Long-term readers of our site may remember the time we tackled Full Moon. Charles Band and friends worked in conjunction with Paramount for many years, to give the big company a steady stream of low-budget but good-looking horror and sci-fi films for the home video market – then in the mid 90s, they branched out on their own, and have been independent since. They’re perhaps best known at the ISCFC for their rather cavalier attitude towards continuity, as well as many crossovers between their franchises.
“Hideous!” is being reviewed here due to that crossover tendency. Let’s see if I can remember it all…”Dollman vs. Demonic Toys” is the sequel to three different films, “Demonic Toys”, “Bad Channels” and “Dollman”. However, after the later “Puppet Master vs. Demonic Toys”, Full Moon decided to ignore the continuity of those films and made a direct sequel to “Demonic Toys” called “Demonic Toys 2”. But, according to Wikipedia, that film features characters from “Hideous!” which is why we’re reviewing this before that. All make sense?
We get an extra layer of oddness, right off the bat too. Both IMDB and Wikipedia list a synopsis for this film which isn’t true.
“A group of rival collectors of severely deformed freakish human beings and the FBI agents that are investigating them must battle against some of their collections which aren’t as dead as they seem…”
Unless I completely wasn’t paying attention, there are no FBI agents in this movie. Given that IMDB has been going since before 1997, maybe the synopsis is based on pre-release publicity from Full Moon, that no-one bothered to change after the film was released? Anyway. The film starts with three sewage workers having a conversation about the weird things they’ve fished out of the filter, which starts off with money and jewellery but ends up with a discussion of foetuses and them fishing out something mysterious and mostly unseen that the head guy takes away with him.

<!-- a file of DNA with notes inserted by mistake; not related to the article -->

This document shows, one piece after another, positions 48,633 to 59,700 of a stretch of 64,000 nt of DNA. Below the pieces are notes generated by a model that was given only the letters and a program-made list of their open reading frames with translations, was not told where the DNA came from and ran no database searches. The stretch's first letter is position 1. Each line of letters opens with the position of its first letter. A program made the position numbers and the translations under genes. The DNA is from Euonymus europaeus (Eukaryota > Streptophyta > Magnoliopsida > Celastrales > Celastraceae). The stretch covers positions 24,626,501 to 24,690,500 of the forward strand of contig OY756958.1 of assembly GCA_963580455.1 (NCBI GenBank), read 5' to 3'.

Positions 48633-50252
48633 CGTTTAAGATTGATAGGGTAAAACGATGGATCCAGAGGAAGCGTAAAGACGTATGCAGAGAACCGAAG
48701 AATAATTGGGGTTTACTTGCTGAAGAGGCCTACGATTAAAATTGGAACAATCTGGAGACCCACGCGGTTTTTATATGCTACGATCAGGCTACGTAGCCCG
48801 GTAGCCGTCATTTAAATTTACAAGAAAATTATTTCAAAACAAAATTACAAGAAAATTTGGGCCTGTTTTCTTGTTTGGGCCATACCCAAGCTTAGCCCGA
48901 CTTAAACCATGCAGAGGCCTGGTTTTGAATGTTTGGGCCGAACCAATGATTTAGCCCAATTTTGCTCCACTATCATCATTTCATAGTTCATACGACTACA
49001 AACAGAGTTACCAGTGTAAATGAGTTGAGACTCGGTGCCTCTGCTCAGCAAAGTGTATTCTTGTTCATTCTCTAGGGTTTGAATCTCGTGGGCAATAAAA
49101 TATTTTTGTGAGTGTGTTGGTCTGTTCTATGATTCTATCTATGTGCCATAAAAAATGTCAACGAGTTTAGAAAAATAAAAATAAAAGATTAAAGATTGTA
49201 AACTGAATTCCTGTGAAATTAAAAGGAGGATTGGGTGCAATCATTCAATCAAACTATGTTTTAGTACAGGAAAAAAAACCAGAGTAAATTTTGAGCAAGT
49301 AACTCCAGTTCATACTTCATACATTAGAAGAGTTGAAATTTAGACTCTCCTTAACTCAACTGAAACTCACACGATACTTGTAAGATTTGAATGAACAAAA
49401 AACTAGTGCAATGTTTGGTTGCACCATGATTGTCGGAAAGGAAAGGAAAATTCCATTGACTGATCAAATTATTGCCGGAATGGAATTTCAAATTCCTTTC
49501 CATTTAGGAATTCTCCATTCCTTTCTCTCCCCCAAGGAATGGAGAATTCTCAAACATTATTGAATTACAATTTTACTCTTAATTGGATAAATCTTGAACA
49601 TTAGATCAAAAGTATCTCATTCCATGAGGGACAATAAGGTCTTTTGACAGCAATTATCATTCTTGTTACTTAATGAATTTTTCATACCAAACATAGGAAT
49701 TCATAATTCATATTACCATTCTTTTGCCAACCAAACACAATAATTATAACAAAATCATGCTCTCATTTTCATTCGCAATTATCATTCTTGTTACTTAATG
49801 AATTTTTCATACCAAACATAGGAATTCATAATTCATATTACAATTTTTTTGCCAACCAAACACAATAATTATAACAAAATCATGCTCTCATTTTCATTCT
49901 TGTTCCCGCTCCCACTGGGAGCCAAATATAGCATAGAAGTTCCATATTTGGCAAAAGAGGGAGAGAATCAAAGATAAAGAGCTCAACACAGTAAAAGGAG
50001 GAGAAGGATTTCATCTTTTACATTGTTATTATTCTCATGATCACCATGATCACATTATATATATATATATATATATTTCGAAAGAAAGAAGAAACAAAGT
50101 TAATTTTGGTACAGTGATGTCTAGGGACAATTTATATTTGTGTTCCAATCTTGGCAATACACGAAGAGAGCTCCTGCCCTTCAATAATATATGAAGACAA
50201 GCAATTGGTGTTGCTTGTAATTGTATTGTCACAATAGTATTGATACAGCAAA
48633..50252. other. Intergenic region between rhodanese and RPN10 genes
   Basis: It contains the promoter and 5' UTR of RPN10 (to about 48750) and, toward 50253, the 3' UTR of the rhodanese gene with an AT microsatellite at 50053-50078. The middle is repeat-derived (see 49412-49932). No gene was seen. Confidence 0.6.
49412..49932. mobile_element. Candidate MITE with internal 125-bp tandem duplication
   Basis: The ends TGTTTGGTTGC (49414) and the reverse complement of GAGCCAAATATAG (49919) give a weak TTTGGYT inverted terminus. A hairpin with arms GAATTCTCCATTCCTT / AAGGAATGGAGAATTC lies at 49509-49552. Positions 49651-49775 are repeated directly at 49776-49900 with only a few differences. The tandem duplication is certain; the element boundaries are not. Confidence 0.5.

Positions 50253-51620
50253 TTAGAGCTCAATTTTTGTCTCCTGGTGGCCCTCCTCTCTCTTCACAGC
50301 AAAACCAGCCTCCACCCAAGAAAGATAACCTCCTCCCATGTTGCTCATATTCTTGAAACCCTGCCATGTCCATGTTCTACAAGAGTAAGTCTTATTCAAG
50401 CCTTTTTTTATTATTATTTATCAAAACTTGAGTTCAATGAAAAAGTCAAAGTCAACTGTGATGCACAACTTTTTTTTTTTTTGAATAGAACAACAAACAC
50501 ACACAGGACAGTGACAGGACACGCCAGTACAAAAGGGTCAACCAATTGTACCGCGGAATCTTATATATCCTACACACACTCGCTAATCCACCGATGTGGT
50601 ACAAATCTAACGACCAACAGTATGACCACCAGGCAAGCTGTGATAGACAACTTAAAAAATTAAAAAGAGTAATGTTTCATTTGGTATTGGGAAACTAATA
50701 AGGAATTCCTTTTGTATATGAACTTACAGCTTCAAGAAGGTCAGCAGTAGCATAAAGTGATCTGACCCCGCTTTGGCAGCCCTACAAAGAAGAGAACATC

The film then meanders to the main section, which is the thing they fished out of the sewage reviving while in a collector’s room of biological oddities, reviving the other oddities and trapping a group of people in the castle they all congregated in. Fans of Full Moon and ponderers of Charles Band’s psyche will have already guessed that the creatures will be small, stop-motion animated, horrible-looking, and they also won’t be entirely evil; the main creature, what looks like a head with another head sort of poorly photocopied on top, is suitably grotesque though.
I believe I’ve raised this criticism of Full Moon before, but wow do their films take a long time to get to the point. It’s an hour into the 78 minutes of film before the humans and oddities meet up, and I’m really not sure that the conflict between collectors Napoleon Lazar (evil) and Dr Lorca (also evil) is enough to keep the film afloat. The sole bright spark of proceedings is Jacqueline Lovell, as Lorca’s assistant Sheila. Her outfit through most of the film is leather hot-pants and a leather waistcoat, nothing else, and in the film’s best scene she robs Lazar of his oddity wearing nothing but hot-pants and a gorilla mask. She’s both really beautiful and a decent actress, so it’s a shame she seems to have spent most of her career in soft-core pornography. Well, unless you like soft-core pornography, I suppose.
This certainly feels like a “standard” Full Moon movie – the way it’s shot, the music (from Charles Band’s brother), the mini-creatures. And much like other Full Moon features, the problems come when you start thinking about it for more than a few seconds. The central conflict in this film comes from oddity-broker Belinda Yost selling to Lazar instead of Lorca, her normal regular customer, but the problem is the reason for this change is never explained. You’ve also not really got anyone to cheer on in this film – it’s evil collector 1, evil collector 2, and evil creatures, all fighting each other. You could certainly cheer on Sheila, I suppose.
There is fun to be had in this film, though. It plays knowingly with some of the mad scientist and haunted house tropes, and both collectors can chew scenery with the best of them. And Lovell’s performance means we’ll probably be reviewing more of her mainstream performances (she’s in a few other Full Moon films, I think, so two birds with one stone and all that). If only it had been a bit funnier or a bit faster-paced.
Rating: thumbs down